The economy lost 140,000 jobs in December, the first reported losses since April, as the unemployment rate remained steady at 6.7 percent.
Economists expected a small jobs gain of nearly 50,000. The drop is the latest sign of a weakening economy amid the ongoing COVID-19 crisis. All in all, the economy remains about 10 million jobs below its pre-pandemic levels.
“There’s not much comfort to be taken from the stable unemployment rate, given that millions of Americans have left the labor force with nearly 11 million listed as officially out of work,” said Mark Hamrick, senior economic analyst at Bankrate.com.
“Between the human and economic tolls taken by the pandemic, these are some of the darkest hours of this soon-to-be yearlong tragedy.”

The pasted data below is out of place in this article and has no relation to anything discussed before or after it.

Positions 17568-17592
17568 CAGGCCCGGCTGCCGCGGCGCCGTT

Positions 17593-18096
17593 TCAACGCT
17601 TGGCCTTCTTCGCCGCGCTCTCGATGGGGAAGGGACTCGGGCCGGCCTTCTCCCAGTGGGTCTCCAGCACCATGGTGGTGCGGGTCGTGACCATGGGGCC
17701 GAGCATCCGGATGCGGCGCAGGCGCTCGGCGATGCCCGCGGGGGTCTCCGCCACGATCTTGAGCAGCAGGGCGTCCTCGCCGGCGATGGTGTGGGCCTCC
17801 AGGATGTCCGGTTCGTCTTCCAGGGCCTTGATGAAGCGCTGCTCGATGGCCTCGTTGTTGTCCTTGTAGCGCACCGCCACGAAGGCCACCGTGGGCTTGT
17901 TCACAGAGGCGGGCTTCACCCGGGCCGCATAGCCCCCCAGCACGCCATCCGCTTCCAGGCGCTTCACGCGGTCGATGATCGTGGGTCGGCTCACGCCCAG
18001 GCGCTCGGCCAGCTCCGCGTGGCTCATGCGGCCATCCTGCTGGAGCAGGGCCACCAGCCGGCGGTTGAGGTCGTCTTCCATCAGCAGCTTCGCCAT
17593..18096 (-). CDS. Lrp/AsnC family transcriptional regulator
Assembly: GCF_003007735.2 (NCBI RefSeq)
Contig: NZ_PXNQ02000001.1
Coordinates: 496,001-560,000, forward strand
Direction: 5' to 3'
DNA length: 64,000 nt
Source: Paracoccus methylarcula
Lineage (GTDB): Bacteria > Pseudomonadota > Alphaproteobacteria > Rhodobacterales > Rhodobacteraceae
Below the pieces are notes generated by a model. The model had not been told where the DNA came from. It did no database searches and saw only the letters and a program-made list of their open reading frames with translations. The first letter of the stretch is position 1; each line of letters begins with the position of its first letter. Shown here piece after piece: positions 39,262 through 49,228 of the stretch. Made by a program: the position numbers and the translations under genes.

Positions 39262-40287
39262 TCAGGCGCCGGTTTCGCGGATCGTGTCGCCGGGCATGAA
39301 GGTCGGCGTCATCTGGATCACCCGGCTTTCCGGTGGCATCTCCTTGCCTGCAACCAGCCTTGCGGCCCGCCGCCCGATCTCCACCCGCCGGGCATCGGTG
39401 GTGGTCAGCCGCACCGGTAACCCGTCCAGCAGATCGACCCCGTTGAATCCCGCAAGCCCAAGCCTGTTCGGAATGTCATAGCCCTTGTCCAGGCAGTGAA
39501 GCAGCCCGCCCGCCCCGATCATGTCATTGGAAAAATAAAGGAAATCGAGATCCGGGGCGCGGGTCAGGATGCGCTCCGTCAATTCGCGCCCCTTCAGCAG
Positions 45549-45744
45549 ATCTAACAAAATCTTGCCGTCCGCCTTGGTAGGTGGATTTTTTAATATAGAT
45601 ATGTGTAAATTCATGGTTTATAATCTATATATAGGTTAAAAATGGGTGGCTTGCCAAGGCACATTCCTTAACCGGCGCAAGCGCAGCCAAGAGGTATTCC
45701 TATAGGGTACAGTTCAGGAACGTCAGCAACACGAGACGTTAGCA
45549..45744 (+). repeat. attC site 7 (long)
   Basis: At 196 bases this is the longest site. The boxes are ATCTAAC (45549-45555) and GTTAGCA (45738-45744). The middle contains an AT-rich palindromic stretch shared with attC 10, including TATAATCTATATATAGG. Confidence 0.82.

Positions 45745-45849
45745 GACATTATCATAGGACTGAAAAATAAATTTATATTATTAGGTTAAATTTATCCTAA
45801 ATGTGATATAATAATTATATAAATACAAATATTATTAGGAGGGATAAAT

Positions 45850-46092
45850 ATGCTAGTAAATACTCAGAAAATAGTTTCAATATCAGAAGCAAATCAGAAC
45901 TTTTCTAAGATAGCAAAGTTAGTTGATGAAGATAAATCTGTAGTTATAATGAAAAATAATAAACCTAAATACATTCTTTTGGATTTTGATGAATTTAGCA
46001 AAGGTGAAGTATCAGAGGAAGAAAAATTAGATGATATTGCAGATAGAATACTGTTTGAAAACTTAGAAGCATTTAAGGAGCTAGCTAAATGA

The biggest losses were concentrated in leisure and hospitality, a sector particularly vulnerable to the effects of the pandemic, which lost an astonishing 498,000 jobs.
State and local government payrolls shed 51,000 jobs. Congress deferred passing state and local aid in its latest COVID-19 relief bill.
But the overall loss would have been worse had it not been for gains in professional and business services, which added 161,000 jobs; retail trade, which added 120,500 jobs; and construction, which added 51,000.
Some demographic groups have been hit harder by the economic downturn.
The unemployment rate for Hispanics rose to 9.3 percent in December, while Black unemployment remained elevated at 9.9 percent. The rate for whites was 6 percent, and for Asians it was 5.9 percent.
Over a third of jobless people have been unemployed for over 27 weeks.